Adam Lucas, which many of us know by his former alias, Hanksy has recently revealed his name and identity for the world to see. This natural transition of shifting away from the celebrated pop culture puns to a more serious body of fine artwork is a shock to many, but widely accepted among his friends and fans. After dedicating nearly two years to creating a new body of work, we knew we had to make the trip up to NYC for the opening of Lucas’s first solo show in Chinatown, NYC.
The Spratx crew has known Lucas for a few years, since working closely together on the Surplus Candyexhibition in Los Angeles. We’re big supporters of Lucas’ work and respect his devotion to continually create and push the limits of his artistic endeavors. When we caught wind of the recent, ‘Some Grow Up, Others Grow Down’ show in NYC, we grabbed a plane ticket and headed up to the city. Arriving the day before the doors opened to the public allowed us to see the behind the scenes set-up and all the hard work put into the show. Adam and a team of his close friends put days into the transformation of a broken down building turning it into a fine art pop-up gallery.
Since Adam first started sharing his work with the world under the alias of Hanksy, he knew that “eventually one day it would have to be put to rest.” That day has finally come and Adam’s new body of work speaks volumes. We’re elated about his evolution of artistic style and admire having the confidence it takes to follow a new path in his art career.”
‘Some Grow Up, Other’s Grow Down’ is “an accumulation of a lot of hard work and finding a niche. Figuring out where Adam can apply himself from his art perspective, and with what’s happening in the world with slight tie-ins from pop culture and a relationship of who he truly is deep down. It’s really a testament to the person he is as an artist and coming out in a really wonderful way. It asks us to understand the change and connection between Adam and Hanksy and the person he is.” – Sydney (NY)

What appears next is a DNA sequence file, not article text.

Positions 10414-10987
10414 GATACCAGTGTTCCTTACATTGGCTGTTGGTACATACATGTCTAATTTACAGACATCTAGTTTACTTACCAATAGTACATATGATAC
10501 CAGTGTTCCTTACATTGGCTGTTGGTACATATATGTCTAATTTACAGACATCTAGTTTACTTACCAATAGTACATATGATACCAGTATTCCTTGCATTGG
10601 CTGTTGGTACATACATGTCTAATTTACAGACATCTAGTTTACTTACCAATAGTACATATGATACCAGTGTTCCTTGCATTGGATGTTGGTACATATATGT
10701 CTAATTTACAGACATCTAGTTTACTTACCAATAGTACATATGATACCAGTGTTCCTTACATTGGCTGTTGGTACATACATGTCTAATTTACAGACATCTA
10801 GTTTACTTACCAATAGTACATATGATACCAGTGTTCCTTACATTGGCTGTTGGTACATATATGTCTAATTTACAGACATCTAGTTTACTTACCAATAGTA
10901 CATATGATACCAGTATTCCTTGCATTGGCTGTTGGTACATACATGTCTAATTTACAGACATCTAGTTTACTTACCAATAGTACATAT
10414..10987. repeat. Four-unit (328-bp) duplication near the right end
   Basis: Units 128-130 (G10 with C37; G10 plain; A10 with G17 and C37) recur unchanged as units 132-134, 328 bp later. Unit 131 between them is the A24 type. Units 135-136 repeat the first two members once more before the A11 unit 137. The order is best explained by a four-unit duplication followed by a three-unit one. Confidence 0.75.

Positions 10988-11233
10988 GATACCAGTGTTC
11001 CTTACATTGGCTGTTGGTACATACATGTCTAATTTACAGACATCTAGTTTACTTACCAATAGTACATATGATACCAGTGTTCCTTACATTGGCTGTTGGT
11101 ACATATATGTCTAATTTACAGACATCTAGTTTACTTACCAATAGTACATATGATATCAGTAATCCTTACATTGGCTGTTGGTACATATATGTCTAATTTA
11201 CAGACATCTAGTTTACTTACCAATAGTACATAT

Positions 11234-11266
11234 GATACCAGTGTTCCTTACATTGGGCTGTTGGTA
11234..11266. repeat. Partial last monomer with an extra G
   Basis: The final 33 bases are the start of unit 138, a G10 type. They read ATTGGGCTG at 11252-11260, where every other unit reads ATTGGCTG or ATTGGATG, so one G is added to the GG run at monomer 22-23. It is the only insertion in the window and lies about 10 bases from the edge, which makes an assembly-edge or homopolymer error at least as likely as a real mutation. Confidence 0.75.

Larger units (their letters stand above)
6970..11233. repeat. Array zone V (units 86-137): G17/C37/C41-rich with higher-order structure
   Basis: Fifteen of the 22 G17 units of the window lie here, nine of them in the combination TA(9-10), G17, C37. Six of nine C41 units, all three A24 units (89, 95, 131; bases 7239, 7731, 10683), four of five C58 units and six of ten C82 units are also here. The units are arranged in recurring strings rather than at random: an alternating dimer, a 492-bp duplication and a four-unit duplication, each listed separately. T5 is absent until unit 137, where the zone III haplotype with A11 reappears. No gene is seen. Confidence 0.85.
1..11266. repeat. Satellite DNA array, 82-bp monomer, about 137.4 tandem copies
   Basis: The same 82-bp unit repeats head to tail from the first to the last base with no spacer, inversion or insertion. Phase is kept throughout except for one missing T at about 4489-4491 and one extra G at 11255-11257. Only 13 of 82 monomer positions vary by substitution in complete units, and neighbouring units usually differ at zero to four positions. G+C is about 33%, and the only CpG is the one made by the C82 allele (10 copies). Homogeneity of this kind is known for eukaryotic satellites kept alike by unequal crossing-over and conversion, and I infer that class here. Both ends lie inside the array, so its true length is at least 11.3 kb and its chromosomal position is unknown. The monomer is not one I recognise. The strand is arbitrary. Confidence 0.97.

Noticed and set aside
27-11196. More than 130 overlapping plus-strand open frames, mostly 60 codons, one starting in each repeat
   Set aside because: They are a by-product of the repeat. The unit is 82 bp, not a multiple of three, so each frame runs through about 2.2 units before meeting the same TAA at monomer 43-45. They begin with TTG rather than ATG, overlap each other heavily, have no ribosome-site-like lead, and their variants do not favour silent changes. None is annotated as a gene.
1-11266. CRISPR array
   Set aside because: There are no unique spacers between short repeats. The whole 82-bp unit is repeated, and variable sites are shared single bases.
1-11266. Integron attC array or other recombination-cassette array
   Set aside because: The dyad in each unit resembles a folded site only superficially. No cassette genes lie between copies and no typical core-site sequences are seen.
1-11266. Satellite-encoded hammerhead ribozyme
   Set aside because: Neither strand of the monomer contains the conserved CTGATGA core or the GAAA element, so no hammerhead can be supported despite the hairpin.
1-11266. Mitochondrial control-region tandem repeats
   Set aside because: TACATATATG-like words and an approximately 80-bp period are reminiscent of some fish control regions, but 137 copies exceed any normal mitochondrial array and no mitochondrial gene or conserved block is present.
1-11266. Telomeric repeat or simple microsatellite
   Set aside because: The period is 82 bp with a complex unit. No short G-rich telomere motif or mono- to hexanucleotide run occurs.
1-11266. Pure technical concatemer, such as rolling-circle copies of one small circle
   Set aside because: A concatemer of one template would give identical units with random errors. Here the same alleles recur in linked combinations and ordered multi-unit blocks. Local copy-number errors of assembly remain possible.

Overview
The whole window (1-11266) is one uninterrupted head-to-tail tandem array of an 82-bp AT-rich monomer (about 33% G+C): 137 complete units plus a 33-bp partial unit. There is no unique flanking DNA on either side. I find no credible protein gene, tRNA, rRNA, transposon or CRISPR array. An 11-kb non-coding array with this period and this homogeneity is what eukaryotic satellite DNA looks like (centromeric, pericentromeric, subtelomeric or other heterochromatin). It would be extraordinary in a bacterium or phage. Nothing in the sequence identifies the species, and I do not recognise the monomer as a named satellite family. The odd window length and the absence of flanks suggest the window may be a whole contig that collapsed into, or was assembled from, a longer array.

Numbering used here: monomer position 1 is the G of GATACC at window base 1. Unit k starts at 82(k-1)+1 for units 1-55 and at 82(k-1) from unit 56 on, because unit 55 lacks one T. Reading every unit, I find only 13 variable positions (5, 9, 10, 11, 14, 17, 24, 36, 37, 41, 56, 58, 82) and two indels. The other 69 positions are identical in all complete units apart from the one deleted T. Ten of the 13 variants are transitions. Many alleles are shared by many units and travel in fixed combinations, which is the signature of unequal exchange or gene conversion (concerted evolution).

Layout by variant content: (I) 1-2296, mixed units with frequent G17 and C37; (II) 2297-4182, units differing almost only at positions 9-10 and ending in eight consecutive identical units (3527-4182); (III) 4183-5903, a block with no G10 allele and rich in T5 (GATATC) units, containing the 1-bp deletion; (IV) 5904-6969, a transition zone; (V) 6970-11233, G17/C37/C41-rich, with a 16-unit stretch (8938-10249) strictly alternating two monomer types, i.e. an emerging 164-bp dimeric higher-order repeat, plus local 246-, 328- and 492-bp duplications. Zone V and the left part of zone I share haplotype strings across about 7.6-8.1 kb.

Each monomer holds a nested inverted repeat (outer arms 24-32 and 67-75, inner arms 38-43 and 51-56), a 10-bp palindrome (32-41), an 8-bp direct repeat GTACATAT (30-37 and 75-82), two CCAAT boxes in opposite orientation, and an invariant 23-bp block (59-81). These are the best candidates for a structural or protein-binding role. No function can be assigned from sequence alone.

Spratx: Tell us a little about yourself, where you’re from, and what brought you to the city.
Lucas: Name is Adam Lucas, born and raised in the Rust Belt, bounced around a bit and landed just north of Chicago and moved to the city about six years ago for a job. I was originally transferred here then got laid off after two weeks and that same week is when I put out my first piece of art.
Spratx: Share the reasoning behind coming forth with your identity and how putting “Hanksy” to rest coincides with the shift of your new style and body of work.
Lucas: I never really had a plan starting out as Hanksy. I was riding the wave and built upon its initial momentum that it received early on. I always knew as the years went on and I started taking it a little more seriously that I would eventually one day have to put to rest. There is the law of diminishing returns both personally and publicly.
I wasn’t growing tired of it and neither were my followers and fans but I just knew eventually even the sweetest cream turns sour. Not that the world doesn’t need humor or light-hearted imagery. I’m still a fan of it, but right now I want to use my position and my platform to push forward.
Moving forward I’m going to use the same techniques as I used as Hanksy, the same tactics that got me to where I am today. I’m going to apply the things I’ve learned along the way with a more elevated body of work. My plan is to create elaborate space takeovers as I simultaneously drop my moniker.
I think just as people get older or as you get a little more serious about your life… people tend to lose that wide-eyed enthusiasm and that childlike wonder. Then there are other people that still keep that in their heart and they never forget what got them excited to do their job or their role in the first place. (Personally, it’s just moving forward and progressing no matter what. Growing up doesn’t have to be a bad thing. – Adam Lucas
Spratx: What are some of the experiences that lead you to first start creating art?
Lucas: I grew up drawing and copying all the Looney Toons and any cartoons I watched on Saturday morning TV. Originally, I wanted to be a cartoonist for Disney and then they went all digital, so I scratched that idea. Art class in high school actually made me hate art and I abandoned drawing shortly after. I was always doing something creative like writing music but I wasn’t throwing creative shit against the wall for about 10 years until I moved to New York. I was taken back by all the visual stimulation and the endless opportunities the city has to offer and wanted to add to it.